Although the main goal of PD is complete removal of the underlying malignancy, the surgery has obvious pathophysiological consequences. Post-PD patients often struggle, for example, with delayed gastric emptying based on the removal of gastric pacemaker cells, which can affect how much oral intake the patient can tolerate.4

Patients also lose part of the exocrine and endocrine function of the pancreas based on its removal, which can lead to diarrhea and  diabetes/hepatic steatosis.


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Clinical studies show that 10% to 40% of post-PD patients will develop hepatic steatosis.5 These patients are significantly different than the “traditional” patient with hepatic steatosis, as they are often not obese and have no evidence of insulin resistance. The relative exocrine insufficiency — a sequelae of the PD surgery — leads to a choline deficiency and overall malabsorption, leading to reduced transport of triglycerides from the liver and the resulting excessive deposition.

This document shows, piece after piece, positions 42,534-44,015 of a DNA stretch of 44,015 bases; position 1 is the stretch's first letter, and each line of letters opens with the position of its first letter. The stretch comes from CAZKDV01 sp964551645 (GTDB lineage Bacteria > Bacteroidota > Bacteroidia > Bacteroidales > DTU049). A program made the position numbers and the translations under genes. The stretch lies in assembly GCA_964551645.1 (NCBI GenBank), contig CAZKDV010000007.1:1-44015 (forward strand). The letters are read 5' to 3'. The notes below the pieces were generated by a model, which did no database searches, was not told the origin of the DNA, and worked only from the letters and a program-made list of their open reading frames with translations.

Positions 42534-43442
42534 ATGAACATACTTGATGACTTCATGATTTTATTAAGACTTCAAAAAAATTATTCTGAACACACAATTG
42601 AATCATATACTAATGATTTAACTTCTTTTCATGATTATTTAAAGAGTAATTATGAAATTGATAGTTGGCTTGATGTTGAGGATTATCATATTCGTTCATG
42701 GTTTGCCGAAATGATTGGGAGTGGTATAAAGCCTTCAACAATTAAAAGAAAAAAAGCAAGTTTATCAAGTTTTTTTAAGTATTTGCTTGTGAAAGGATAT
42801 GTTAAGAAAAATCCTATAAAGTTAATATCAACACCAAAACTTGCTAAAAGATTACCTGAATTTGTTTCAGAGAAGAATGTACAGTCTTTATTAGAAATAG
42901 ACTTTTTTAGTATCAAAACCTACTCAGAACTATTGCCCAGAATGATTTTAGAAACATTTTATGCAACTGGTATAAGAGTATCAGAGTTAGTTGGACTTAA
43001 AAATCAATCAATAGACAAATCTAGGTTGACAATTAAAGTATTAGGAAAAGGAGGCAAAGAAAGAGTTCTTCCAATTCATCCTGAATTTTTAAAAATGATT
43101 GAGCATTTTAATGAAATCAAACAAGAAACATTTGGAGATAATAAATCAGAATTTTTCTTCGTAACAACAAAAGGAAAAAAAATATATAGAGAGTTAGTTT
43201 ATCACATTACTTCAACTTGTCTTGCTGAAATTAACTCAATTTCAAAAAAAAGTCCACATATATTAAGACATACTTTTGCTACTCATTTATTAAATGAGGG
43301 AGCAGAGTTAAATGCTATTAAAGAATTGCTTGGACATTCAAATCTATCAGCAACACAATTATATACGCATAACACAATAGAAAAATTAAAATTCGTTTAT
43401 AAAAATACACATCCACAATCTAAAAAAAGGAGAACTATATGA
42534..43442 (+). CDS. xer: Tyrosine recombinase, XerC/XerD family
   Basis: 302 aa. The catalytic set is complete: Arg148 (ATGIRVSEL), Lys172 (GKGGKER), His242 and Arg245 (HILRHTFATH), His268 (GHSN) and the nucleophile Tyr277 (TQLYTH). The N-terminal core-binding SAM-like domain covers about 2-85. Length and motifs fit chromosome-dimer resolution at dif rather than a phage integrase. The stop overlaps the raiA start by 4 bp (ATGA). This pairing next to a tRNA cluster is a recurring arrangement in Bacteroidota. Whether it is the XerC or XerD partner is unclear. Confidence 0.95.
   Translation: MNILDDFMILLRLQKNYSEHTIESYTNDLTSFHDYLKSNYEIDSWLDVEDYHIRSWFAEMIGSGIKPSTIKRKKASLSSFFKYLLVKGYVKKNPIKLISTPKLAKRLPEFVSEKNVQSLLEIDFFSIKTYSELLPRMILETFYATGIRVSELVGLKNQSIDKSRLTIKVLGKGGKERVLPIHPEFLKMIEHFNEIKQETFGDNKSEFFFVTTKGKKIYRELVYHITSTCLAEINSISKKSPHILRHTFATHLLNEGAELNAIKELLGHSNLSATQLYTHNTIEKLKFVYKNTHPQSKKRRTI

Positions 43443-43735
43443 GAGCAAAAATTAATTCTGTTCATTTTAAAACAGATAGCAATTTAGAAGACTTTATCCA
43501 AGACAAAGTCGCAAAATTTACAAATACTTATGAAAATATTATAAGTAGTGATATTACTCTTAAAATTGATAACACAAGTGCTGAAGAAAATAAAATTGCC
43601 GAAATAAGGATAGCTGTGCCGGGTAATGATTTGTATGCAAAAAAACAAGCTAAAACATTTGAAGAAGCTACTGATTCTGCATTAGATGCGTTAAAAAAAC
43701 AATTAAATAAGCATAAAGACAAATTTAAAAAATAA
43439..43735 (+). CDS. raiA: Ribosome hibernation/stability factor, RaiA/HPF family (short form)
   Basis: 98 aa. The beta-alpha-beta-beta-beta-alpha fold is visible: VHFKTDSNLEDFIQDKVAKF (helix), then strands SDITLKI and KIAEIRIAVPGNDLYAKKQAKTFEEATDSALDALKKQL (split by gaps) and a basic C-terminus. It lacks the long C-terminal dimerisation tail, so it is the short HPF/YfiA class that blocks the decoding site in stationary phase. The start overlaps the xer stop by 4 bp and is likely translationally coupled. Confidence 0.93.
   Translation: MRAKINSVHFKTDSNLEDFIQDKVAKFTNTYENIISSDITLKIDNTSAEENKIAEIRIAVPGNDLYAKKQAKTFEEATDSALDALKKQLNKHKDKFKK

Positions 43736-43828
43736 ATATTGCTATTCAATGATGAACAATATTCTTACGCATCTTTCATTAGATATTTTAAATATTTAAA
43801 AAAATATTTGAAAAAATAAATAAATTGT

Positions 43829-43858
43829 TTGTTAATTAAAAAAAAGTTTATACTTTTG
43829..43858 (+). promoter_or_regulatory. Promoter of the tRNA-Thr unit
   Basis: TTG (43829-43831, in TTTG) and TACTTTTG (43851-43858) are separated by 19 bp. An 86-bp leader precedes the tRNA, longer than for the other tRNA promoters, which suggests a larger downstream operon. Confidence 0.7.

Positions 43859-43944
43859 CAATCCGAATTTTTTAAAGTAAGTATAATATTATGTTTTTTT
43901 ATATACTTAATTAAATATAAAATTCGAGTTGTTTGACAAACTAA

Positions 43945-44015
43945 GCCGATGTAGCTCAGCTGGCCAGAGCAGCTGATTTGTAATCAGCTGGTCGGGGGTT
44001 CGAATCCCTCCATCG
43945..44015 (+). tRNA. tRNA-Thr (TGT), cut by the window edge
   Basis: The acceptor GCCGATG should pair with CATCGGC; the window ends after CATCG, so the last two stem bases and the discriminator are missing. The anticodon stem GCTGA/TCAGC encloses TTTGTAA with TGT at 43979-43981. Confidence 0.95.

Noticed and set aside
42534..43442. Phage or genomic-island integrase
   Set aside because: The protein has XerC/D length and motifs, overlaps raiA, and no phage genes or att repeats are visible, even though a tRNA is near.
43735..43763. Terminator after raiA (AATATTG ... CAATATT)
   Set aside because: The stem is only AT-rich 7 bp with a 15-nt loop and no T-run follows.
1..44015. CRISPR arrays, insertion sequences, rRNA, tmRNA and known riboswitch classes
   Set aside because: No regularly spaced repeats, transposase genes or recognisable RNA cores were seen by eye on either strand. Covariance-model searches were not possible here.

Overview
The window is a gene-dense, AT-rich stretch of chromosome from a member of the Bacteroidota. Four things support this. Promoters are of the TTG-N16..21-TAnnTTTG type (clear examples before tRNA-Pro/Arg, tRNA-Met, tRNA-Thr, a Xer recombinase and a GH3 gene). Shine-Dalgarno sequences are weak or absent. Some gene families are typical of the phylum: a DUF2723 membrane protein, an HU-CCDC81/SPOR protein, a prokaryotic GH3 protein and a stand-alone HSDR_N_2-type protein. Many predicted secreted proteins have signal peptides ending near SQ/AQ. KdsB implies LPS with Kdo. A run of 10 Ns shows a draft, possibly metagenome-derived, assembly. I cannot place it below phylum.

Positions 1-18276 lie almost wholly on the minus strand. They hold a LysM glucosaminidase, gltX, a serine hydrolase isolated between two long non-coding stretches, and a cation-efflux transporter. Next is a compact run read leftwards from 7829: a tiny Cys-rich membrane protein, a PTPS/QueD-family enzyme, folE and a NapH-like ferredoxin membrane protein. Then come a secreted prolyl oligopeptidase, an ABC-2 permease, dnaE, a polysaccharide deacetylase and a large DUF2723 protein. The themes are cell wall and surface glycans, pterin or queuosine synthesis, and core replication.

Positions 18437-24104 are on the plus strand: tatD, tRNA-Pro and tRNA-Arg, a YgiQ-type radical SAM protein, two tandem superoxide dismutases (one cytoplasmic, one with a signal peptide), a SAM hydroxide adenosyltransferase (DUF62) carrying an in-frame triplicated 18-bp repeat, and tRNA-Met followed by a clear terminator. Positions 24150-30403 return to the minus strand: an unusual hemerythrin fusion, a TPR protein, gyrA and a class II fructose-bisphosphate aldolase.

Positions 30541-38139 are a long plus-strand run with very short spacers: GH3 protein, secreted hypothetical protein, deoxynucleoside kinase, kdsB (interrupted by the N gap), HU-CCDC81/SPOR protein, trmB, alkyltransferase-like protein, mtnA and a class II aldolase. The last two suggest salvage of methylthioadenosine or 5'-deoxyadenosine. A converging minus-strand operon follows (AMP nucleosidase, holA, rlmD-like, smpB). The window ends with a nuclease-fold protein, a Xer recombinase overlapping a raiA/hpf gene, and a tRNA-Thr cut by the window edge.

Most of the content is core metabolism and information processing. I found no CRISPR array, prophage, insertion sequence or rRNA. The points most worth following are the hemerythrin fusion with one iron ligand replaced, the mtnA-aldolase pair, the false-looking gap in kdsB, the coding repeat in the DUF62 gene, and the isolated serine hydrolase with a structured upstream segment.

These patients can develop significant liver dysfunction over time and even rarely present with acute liver failure and hepatic encephalopathy.

There is no consensus on how to prevent such outcomes, but some post-PD nutritional protocols will place patients on high dose pancreatic enzymes and add specific supplements to their diet, including L-carnitine, selenium, zinc sulfate, branch chain amino acids, and medium chain triglycerides.5

RELATED: Pancreatic Cancer: Adding Vandetanib to Gemcitabine Fails To Improve Overall Survival

Nutrition is a critical factor to consider both in the pre- and postoperative period for patients undergoing a Whipple procedure. Identifying malnutrition early in the postoperative state is necessary for improving a patient’s outcomes and quality of life.

References

  1. Cameron JL, Riall TS, Coleman J, Belcher KA. One thousand consecutive pancreaticoduodenectomies. Ann Surg. 2006;244(1):10-5.
  2. Fong Y, Gonen M, Rubin D, Radzyner M, Brennan MF. Long-term survival is superior after resection for cancer in high-volume centers. Ann Surg. 2005;242(4):540-4; discussion 544-7.
  3. Gerritsen A, Besselink MG, Gouma DJ, Steenhagen E, Borel Rinkes IH, Molenaar IQ. Systematic review of five feeding routes after pancreatoduodenectomy. Br J Surg. 2013;100(5):589-98; discussion 599.
  4. Karagianni VT, Papalois AE, Triantafillidis JK. Nutritional status and nutritional support before and after pancreatectomy for pancreatic cancer and chronic pancreatitis. Indian J Surg Oncol. 2012;3(4):348-59.
  5. Kang CM, Lee JH. Pathophysiology after pancreaticoduodenectomy. World J Gastroenterol. 2015;21(19):5794-804.